The State of Working Americaby Lawrence Mishel, Jared Bernstein, John Schmitt
The State of Working America, prepared biennially since 1988 by the Economic Policy Institute, includes a wide variety of data on family incomes, wages, taxes, unemployment, wealth, and povertydata that enable the authors to closely examine the effect of the economy on the living standards of the American people. As well as providing a snapshot of working/i>… See more details below
The State of Working America, prepared biennially since 1988 by the Economic Policy Institute, includes a wide variety of data on family incomes, wages, taxes, unemployment, wealth, and povertydata that enable the authors to closely examine the effect of the economy on the living standards of the American people. As well as providing a snapshot of working Americans at the turn of the new century, this latest edition will look behind the extraordinary job and income growth of the late 1990s to assess the quality of these new jobs, weigh the contribution of the high-tech sector in the so-called "new economy," and examine the widening gap in wages and incomes.
About the Authors:
Lawrence Mishel is the vice president and Jared Bernstein and John Schmitt are labor economists at the Economic Policy Institute. Mishel is coauthor of The Myth of the Coming Labor Shortageand coeditor of Unions and Economic Competitiveness. Bernstein is a coauthor of Pulling Apart: A State-by-State Analysis of Income Trends. Schmitt is coeditor, with Mishel, of Beware the U.S. Model: Jobs and Wages in a Deregulated Economy.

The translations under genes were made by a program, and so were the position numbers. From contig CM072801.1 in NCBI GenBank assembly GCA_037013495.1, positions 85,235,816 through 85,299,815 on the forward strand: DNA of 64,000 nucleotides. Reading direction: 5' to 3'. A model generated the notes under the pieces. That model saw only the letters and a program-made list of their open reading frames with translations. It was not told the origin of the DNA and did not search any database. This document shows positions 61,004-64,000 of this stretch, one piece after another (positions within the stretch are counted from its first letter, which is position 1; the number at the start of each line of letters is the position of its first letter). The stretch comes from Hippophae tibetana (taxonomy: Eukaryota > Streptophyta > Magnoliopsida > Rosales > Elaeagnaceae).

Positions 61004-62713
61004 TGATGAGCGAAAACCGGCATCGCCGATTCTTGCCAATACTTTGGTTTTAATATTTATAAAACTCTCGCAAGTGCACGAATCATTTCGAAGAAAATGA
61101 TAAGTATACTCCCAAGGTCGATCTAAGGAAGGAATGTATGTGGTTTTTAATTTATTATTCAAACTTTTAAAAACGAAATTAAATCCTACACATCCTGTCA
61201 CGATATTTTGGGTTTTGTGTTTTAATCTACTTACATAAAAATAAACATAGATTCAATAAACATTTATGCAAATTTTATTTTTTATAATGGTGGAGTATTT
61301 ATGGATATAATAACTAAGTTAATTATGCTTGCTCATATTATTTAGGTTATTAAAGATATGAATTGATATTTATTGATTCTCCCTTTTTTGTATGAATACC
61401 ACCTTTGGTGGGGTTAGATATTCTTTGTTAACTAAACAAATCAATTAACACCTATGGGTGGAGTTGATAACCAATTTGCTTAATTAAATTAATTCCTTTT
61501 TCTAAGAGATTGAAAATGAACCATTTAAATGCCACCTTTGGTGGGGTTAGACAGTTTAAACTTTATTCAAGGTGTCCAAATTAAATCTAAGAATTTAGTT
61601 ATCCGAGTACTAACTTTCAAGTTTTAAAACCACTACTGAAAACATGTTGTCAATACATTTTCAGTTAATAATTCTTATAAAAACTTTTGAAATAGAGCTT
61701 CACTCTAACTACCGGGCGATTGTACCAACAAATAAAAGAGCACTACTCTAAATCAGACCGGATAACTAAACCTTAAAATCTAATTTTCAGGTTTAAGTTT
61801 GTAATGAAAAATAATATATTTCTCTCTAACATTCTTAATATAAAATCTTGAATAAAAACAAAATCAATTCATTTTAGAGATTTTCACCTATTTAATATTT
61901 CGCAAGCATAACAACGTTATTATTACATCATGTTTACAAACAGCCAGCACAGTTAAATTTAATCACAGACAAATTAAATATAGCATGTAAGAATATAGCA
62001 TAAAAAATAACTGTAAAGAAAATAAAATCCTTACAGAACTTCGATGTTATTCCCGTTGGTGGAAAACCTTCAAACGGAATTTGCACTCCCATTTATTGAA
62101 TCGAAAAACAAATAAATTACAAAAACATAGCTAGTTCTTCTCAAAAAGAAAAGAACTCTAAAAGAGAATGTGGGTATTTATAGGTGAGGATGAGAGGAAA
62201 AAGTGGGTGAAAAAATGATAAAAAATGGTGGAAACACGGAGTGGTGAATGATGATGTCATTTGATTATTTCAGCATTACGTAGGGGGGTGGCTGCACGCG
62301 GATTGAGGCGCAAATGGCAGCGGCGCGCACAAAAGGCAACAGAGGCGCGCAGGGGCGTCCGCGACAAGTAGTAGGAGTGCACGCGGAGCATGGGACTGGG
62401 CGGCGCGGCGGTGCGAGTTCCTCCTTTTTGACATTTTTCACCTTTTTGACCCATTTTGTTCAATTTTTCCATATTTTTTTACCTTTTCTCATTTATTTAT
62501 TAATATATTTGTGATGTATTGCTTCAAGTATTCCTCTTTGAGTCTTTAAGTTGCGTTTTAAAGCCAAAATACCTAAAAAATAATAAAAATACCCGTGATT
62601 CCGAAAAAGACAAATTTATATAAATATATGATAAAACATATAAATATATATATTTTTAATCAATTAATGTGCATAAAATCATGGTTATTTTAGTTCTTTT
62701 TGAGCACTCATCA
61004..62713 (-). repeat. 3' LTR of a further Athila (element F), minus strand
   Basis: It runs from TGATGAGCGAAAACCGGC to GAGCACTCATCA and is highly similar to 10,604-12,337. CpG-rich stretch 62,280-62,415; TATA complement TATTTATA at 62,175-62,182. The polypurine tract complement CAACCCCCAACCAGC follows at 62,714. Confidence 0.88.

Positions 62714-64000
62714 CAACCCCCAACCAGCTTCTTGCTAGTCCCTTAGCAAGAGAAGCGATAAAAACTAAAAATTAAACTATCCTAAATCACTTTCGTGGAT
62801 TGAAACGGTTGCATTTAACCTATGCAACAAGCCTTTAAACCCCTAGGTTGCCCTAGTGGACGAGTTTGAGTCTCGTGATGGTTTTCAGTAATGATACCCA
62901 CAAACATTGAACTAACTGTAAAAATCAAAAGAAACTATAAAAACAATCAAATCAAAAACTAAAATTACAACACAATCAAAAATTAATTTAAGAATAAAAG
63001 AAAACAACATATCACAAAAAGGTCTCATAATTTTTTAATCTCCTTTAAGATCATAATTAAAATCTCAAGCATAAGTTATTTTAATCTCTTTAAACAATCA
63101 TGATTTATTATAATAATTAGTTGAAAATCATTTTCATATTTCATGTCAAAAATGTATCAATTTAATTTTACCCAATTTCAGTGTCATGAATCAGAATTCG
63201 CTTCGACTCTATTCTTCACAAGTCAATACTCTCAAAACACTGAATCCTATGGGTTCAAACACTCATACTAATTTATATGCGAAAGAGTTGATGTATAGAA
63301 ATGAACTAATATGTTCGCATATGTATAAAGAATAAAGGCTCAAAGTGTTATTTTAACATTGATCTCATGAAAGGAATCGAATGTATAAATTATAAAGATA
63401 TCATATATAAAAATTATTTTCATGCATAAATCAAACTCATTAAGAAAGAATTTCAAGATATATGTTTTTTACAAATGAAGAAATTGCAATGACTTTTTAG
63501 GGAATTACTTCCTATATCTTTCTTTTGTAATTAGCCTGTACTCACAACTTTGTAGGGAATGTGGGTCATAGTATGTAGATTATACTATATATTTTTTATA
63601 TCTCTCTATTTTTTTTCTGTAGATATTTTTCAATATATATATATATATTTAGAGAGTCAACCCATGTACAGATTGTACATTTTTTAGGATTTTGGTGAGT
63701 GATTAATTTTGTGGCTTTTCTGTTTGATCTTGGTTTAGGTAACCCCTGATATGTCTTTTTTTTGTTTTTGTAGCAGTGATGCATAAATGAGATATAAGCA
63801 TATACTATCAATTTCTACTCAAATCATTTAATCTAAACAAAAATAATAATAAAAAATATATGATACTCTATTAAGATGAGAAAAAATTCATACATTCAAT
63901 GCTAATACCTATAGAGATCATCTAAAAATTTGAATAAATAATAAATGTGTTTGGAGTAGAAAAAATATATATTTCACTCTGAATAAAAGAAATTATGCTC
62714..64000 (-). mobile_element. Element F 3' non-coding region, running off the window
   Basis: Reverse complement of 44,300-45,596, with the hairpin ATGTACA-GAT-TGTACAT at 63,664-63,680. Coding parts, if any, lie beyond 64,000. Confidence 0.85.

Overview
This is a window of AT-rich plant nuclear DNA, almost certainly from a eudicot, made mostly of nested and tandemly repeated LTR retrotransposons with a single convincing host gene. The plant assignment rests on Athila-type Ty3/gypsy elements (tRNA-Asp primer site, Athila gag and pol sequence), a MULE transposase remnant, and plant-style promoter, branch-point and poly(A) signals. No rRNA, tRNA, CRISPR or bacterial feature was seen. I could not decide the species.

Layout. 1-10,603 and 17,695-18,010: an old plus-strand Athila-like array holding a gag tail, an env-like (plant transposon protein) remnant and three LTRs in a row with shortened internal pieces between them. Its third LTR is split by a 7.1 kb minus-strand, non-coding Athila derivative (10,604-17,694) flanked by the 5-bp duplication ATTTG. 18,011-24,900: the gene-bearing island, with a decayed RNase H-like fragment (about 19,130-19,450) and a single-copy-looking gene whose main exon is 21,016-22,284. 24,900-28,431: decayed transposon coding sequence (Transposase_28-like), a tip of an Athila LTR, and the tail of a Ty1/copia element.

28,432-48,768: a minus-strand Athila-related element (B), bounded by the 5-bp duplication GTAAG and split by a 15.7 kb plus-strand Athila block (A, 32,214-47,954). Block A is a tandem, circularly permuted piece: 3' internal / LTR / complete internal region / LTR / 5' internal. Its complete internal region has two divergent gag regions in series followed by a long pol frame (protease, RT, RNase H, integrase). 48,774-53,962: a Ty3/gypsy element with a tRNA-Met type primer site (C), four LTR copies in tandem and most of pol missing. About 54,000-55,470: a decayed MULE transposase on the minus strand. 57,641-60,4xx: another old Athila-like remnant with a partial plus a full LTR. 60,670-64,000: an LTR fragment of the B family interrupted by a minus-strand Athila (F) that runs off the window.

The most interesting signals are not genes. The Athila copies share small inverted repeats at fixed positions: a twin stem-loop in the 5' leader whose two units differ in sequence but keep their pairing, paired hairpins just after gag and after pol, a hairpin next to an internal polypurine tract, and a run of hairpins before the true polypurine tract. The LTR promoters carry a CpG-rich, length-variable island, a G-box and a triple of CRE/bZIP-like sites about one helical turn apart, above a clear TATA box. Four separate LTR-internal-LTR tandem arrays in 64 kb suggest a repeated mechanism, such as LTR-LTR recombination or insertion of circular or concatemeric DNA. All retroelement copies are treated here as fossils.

"This timely, useful publication organizes and elucidates enormous amounts of data important to assessing how well 'the American economy worked to provide acceptable growth to living standards for most households. . . .' Like earlier editions, this valuable compendium of evidence from academic journals and a notable array of government data series offers a predictably sobering assessment of living standards for most households, but the narrative is accompanied by adroit presentations that meticulously document source data. . . . Highly recommended."J. Gray, Choice (July 2013)
". . . one of the great values of this resource is that the numbers show clearly not only the ways in which neoliberal politicians have failed to raise the standard of living for most people, but also how neoclassical economics itself is deeply flawed. . . . The State of Working America is particularly valuable because the authors give you access to the data they use: you can download most of that from their website, and they provide an extensive methodological section. But the authors do not just show you data: they give you their analysis, putting the trends into context."Stephanie Luce, Against the Current (September/October 2013)
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